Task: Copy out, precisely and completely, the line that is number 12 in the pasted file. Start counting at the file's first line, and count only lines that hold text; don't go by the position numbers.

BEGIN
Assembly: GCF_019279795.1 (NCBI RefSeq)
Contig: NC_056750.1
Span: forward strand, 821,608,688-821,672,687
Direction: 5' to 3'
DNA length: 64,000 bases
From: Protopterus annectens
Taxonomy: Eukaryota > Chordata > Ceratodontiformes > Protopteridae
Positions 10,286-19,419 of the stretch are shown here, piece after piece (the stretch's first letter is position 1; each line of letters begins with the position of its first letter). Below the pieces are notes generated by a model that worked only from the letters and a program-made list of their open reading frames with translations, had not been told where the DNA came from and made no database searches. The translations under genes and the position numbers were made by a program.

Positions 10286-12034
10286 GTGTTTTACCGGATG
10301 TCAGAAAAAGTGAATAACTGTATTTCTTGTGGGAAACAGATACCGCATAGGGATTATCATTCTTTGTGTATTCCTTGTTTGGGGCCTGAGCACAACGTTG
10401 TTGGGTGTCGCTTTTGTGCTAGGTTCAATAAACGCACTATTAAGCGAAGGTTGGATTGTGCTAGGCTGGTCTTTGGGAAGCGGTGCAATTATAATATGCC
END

10401 TTGGGTGTCGCTTTTGTGCTAGGTTCAATAAACGCACTATTAAGCGAAGGTTGGATTGTGCTAGGCTGGTCTTTGGGAAGCGGTGCAATTATAATATGCC